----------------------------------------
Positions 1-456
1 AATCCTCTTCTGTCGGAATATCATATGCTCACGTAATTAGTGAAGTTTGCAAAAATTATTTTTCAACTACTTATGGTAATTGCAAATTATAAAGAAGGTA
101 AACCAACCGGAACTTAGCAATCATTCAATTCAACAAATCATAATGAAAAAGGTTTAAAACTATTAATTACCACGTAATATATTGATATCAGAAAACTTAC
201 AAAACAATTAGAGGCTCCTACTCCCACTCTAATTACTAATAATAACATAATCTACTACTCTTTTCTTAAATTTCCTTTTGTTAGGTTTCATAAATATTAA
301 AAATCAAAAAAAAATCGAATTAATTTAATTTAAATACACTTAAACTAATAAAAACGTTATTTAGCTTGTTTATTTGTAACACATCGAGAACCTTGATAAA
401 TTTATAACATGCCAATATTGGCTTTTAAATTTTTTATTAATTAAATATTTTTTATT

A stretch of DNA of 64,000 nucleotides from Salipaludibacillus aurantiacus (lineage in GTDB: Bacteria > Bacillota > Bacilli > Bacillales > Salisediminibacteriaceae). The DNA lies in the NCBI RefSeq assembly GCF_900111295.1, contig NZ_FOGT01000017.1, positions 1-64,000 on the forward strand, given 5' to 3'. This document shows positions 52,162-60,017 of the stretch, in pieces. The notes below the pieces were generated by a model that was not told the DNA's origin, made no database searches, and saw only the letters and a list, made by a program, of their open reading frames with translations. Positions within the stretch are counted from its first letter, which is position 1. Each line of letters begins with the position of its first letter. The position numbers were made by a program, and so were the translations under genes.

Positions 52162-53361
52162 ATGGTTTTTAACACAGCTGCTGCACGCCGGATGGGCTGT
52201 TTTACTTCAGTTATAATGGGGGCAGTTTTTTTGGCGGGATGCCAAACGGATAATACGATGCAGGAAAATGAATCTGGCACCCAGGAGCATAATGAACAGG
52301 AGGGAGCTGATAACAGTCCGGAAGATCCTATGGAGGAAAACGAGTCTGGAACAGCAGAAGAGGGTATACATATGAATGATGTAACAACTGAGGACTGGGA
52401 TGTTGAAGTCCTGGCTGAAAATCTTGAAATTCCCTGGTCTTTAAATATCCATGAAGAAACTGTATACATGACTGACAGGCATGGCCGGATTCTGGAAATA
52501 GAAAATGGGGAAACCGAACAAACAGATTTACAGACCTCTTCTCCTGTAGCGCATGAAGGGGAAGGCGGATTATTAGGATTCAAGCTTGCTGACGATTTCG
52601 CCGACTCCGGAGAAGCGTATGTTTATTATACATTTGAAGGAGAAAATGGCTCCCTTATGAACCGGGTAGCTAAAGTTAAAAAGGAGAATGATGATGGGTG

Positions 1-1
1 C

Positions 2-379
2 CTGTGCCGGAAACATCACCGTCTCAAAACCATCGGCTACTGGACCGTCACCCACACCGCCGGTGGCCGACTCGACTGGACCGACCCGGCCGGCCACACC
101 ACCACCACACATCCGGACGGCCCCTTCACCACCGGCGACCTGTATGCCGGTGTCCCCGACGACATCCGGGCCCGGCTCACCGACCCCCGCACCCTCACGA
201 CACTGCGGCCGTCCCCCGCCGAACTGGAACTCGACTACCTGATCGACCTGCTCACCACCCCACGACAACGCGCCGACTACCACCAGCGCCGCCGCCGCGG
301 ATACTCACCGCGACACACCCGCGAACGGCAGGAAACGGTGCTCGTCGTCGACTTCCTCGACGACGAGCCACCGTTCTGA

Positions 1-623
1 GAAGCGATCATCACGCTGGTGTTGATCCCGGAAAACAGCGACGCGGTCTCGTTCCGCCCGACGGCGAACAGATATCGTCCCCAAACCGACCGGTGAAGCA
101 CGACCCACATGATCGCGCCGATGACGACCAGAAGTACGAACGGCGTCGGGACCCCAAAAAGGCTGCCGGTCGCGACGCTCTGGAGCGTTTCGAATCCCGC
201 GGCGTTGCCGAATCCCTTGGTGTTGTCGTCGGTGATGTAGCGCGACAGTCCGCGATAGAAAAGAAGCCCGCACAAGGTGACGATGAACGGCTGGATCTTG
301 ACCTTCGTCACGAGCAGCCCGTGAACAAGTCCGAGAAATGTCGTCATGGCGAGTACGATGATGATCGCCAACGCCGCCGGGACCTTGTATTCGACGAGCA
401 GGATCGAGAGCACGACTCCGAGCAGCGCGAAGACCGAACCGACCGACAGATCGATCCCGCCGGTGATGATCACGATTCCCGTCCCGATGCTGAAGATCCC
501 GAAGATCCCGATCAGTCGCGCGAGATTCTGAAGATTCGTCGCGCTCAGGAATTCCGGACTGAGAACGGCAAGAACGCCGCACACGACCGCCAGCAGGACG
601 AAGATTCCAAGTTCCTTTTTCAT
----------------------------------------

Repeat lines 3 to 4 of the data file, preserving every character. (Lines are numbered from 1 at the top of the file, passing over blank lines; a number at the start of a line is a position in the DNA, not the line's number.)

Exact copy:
101 AACCAACCGGAACTTAGCAATCATTCAATTCAACAAATCATAATGAAAAAGGTTTAAAACTATTAATTACCACGTAATATATTGATATCAGAAAACTTAC
201 AAAACAATTAGAGGCTCCTACTCCCACTCTAATTACTAATAATAACATAATCTACTACTCTTTTCTTAAATTTCCTTTTGTTAGGTTTCATAAATATTAA